While some Korean natives may claim to be able to trace their family history back to royalty, professor Eugene Y. Park of the University of Pennsylvania’s Korea Foundation said that genealogy may not be accurate.
On Friday, the Center for Korean Studies hosted Park, who presented his research about Korean genealogy and ancestry.
Park challenged ideas about Korean familial history by questioning traditional notions about royal heritage in Korean families.
“You’re not going to find any real stories from before 1900 about how 95 percent of Koreans lived,” he said.
According to Park, many Korean families have oral or written traditions about the noble ancestry of their family. However, Park found that these stories are modern fabrications. This is best evidenced by the sheer number of traditional Korean heritage stories that have a significant emphasis on nobility. Park contends that the numbers do not add up because most Koreans were not part of the noble class throughout much of history.
“Typically, aristocracy could not make up more than 1 to 2, maybe 5 percent of the whole of the people,” Park said.
Park’s presentation addressed reasons why there are so few Korean surnames and the formation of ancestral histories within Korean families. He contrasted Korean stories with those of Japan and Western culture, saying that the cultures put different values on different things. While the Western stories do not shy away from tales of social mobility and the “rags to riches” story, Korean family history tends to be more concerned with the aristocratic elements of a family’s past.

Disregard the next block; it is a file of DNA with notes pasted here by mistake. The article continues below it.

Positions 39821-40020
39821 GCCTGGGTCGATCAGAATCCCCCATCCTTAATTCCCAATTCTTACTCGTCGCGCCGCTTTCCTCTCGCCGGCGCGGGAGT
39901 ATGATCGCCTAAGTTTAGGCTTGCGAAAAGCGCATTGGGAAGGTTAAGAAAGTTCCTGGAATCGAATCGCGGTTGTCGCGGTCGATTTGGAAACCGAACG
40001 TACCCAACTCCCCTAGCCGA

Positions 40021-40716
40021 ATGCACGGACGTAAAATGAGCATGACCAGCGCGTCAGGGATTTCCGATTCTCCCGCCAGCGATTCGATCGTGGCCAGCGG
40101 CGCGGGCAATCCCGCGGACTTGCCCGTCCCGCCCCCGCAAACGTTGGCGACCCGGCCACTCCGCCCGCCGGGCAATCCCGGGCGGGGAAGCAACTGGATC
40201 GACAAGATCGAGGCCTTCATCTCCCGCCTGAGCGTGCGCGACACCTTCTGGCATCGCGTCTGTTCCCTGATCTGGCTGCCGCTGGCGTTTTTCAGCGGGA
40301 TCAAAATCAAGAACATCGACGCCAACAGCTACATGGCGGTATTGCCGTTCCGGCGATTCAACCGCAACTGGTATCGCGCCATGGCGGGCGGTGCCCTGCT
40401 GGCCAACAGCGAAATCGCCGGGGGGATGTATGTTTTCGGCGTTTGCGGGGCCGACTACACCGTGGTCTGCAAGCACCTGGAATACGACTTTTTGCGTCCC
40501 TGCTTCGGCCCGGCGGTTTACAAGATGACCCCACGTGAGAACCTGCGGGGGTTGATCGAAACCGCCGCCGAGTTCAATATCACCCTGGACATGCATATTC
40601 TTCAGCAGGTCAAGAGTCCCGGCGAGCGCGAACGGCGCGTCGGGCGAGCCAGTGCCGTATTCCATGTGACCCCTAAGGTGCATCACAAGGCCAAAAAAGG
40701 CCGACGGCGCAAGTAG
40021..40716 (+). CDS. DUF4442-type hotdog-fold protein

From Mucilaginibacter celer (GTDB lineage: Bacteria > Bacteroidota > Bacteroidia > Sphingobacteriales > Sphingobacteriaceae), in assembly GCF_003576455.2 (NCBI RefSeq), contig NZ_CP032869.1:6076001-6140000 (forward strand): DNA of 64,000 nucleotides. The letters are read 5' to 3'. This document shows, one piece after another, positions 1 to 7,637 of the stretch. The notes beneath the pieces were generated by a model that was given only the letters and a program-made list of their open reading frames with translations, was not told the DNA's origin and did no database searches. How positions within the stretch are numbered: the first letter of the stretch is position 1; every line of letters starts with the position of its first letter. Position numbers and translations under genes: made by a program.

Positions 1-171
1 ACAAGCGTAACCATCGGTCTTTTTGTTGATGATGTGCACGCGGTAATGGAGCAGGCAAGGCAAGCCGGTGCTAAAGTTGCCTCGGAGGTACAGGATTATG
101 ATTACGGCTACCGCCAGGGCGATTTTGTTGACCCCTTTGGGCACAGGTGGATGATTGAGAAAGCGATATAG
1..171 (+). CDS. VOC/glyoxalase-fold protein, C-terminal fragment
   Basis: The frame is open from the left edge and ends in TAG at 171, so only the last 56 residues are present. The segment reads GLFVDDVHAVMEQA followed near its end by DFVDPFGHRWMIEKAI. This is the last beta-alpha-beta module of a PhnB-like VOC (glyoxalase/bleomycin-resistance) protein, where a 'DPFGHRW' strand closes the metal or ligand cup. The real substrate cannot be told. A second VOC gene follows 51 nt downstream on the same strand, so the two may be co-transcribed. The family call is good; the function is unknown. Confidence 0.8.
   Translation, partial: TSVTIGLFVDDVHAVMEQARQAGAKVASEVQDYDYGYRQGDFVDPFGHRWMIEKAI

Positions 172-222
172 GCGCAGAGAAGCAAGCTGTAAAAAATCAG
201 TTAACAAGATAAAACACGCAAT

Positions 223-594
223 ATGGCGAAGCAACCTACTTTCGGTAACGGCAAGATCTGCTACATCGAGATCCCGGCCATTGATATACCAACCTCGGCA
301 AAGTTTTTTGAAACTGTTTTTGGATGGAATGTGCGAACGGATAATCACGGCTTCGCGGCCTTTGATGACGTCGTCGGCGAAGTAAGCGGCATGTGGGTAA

Park, an associate professor at UPenn, specializes in Korea’s social history since the 17th century. He was born in South Korea but grew up in Southern California.
The Center for Korean Studies brought Park to Binghamton University to give the lecture and meet with graduate students at the CKS’ graduate student colloquium.
Students from professor Immanuel Kim’s courses, Asian and Asian American Studies 242: 20th Century Korean Literature and AAAS 380O: Literature in North Korea, and professor Sonja Kim’s courses, AAAS 211: Korean Civilization and AAAS 361: Korea in the Age of Empire, were encouraged to attend and comprised the majority of the audience. The professors expressed a desire to expand future CKS programs to include a wider audience.
“The attendance was great, but, more importantly, the participation and questions at the end of the talk were engaging and a reflection of the students’ genuine interest in the speaker’s topic,” Kim said. “CKS will continue to hold such events, and we expect the larger student body and faculty at BU to attend and expose them to Korea.”